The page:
What have we accomplished within the product in the last two weeks?: Positive progress is always a great start. This sets the tone for success. This is asked to understand our current progress and new features or functions to announce to our customers.

What is the engagement with the product and areas of focus over the past two months?: I want to know if people are using the improvements to the product over the past two months. Engagement for customers can take 30-60 days so it's always good to understand how the adoption is trending, up or down.

What are our customers asking for within the product and service and have other customers asked for the same features?: I want to know what our customers want. Not what we believe they want. This is critical to our product roadmap. Customer first.

What is the current prioritization of these features and other feature plans?: Are we pleasing our customers is an important focus for our product team. We should be building features and functionality requested by our customers. We should also continue with our roadmap to innovate and allow our product managers to create and utilize their research and business cases to build a better product.

Do you currently have any roadblocks or challenges?: This allows the team to surface any challenges with building and innovation. The team may have ideas on how to solve the challenges. Specific items may need escalation or further discussion. We are able to keep pace and move forward.

What do we plan to have accomplished over the next two weeks?: This question sets the tone for the next two weeks. Let's go out and get things done. Let's hold each other accountable. Let's communicate. Let's work with development.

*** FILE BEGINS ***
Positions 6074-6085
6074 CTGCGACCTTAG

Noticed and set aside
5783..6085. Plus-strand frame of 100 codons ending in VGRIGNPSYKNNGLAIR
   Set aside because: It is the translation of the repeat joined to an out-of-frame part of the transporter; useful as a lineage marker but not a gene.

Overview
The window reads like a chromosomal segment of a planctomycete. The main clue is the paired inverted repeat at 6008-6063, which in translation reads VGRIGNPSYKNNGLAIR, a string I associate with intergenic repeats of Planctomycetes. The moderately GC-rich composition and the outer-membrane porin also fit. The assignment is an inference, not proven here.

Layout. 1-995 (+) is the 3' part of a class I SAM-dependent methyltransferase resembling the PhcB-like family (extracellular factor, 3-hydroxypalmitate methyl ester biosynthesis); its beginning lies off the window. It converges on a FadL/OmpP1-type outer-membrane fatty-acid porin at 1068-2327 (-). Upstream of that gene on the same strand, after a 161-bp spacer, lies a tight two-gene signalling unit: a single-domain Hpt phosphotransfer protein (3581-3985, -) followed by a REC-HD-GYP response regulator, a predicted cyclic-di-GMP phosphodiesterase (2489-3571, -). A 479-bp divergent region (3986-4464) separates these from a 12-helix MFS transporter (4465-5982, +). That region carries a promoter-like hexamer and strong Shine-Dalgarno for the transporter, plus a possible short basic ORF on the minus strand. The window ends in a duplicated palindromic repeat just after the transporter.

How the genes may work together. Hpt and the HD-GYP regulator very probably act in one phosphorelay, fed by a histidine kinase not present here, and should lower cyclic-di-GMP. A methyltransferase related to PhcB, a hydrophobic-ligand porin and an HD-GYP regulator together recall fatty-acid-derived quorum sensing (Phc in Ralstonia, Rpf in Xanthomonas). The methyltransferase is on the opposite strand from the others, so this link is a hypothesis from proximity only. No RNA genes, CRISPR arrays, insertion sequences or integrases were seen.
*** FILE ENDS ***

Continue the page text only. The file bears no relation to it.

Follow Ray McKenzie: @raymc209
Connect on LinkedIn: LinkedIn

Darya Marmaliukova, Product Manager @ ScienceSoft

The #1 thing we recommend to introduce the effectiveness of a product review meeting is to structure your meeting planning and preparation. This should include:

  • gathering, aggregating and analyzing the customer feedback from different channels;
  • prioritizing the customer feedback and deciding on the ideas to discuss in accordance with which success parameters are the most important for your company, e.g., achieving a specific revenue target, increasing the number of users, maintaining your current market position;
  • sharing the shortlisted points with the meeting participants in advance.

Notice that it's important to distinguish useful customer feedback and problems that are caused by not enough customer training, customers unaware of everything your product offers and its recent upgrades, etc.

In addition, it's good to hold the meetings regularly to make sure the feedback is collected and acted upon in a timely manner and the team is kept informed of the latest developments in the direction.

From the above, here are a few main points:

  1. Have a clear agenda or structure. Keeping to a structure allows for the meeting to flow smoothly, and makes sure you don’t forget key points.

  2. Look at what your feedback system is giving you. If you’ve designed a feedback system that allows you to track, prioritize, and close the loop efficiently and effectively, this should be easy.

  3. In what is becoming a very common thread, communicate. Creating and maintaining an open dialogue is key for success.

Last Updated: 2022-12-15

Kareem Mayan

Kareem is a co-founder at Savio. He's been prioritizing customer feedback professionally since 2001. He likes tea and tea snacks, and dislikes refraining from eating lots of tea snacks.

Want more articles like this?

Product Leaders from Slack, Zapier, and Appcues read our newsletter to delight customers, lower churn, and grow revenue.


Centralize, Organize, and Prioritize Your GTM Team Feature Requests

Centralize customer Feature Requests from Slack, HubSpot, Intercom, Zendesk, SFDC, Help Scout, and more.